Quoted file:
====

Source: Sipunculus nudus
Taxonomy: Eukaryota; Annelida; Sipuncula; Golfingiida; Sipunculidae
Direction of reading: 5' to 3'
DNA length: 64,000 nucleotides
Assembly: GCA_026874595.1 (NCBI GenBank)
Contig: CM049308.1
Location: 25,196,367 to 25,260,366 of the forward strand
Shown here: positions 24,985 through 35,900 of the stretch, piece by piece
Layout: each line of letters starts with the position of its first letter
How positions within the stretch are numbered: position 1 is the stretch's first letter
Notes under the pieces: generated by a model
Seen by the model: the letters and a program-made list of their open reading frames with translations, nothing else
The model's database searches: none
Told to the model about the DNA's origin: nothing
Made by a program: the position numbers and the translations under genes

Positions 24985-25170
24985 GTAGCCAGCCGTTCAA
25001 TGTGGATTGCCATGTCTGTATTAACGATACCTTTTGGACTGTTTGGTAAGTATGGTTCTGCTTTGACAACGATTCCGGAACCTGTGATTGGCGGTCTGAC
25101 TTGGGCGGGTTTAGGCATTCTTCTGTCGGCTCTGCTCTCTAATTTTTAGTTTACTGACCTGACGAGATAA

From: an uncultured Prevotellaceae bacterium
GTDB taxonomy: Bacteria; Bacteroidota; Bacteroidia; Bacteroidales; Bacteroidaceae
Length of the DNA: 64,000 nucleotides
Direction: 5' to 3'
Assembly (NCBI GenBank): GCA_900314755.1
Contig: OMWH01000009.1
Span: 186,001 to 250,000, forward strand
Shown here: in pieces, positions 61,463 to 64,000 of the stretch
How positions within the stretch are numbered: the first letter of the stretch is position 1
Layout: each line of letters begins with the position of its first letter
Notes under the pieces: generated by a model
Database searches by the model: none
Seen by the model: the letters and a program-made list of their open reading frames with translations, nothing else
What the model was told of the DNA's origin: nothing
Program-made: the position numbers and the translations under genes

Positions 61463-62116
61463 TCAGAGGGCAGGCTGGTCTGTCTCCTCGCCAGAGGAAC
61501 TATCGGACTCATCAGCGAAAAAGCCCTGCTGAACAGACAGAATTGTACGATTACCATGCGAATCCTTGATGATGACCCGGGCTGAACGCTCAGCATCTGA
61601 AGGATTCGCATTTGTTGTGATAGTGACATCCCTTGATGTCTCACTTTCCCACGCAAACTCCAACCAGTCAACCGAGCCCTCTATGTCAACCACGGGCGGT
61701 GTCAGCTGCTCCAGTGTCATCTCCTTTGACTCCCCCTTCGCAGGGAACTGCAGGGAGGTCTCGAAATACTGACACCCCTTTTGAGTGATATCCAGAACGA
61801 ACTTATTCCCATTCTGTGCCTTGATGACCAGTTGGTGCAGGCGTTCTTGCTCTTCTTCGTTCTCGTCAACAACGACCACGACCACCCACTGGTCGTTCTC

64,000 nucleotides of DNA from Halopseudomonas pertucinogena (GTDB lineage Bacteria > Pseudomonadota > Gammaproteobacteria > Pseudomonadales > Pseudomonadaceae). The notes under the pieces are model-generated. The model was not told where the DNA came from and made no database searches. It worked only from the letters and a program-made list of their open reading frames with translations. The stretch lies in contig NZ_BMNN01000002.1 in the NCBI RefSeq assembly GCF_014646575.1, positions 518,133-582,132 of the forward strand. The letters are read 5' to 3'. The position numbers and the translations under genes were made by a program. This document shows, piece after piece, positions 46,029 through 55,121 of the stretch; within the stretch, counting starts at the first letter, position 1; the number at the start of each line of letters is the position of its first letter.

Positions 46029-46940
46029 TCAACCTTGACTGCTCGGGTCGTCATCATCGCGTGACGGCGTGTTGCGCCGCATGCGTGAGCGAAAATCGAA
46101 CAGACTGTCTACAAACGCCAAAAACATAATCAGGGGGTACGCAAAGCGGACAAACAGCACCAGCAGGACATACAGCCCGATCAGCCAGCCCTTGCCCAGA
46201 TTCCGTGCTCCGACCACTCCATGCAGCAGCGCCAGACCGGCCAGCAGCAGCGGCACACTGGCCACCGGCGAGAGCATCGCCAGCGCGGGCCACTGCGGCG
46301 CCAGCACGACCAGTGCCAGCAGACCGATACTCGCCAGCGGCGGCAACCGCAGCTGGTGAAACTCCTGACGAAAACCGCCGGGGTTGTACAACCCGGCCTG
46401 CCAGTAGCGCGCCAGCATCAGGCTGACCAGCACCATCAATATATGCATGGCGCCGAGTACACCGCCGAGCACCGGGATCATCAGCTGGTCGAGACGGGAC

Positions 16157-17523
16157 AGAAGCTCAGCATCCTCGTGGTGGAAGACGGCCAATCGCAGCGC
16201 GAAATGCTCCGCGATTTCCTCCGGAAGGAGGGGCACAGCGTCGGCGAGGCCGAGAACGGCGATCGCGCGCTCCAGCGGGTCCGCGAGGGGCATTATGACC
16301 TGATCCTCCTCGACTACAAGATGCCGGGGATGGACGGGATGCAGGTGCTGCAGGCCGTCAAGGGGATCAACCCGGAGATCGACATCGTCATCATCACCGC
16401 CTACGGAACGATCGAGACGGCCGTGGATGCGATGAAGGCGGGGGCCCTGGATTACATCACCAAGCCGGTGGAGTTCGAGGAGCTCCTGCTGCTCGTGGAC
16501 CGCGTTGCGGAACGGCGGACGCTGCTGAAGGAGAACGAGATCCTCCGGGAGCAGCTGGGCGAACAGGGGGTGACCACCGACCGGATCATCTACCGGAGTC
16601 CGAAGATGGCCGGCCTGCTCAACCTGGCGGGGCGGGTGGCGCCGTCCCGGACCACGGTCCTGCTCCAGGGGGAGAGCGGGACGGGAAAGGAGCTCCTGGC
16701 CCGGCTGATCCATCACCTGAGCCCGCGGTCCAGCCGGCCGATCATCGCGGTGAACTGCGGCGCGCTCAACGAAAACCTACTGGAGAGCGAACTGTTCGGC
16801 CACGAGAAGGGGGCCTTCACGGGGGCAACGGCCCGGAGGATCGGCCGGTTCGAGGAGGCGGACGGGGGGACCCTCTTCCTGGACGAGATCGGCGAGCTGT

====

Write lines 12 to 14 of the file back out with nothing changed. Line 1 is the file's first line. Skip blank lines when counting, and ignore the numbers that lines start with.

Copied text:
Seen by the model: the letters and a program-made list of their open reading frames with translations, nothing else
The model's database searches: none
Told to the model about the DNA's origin: nothing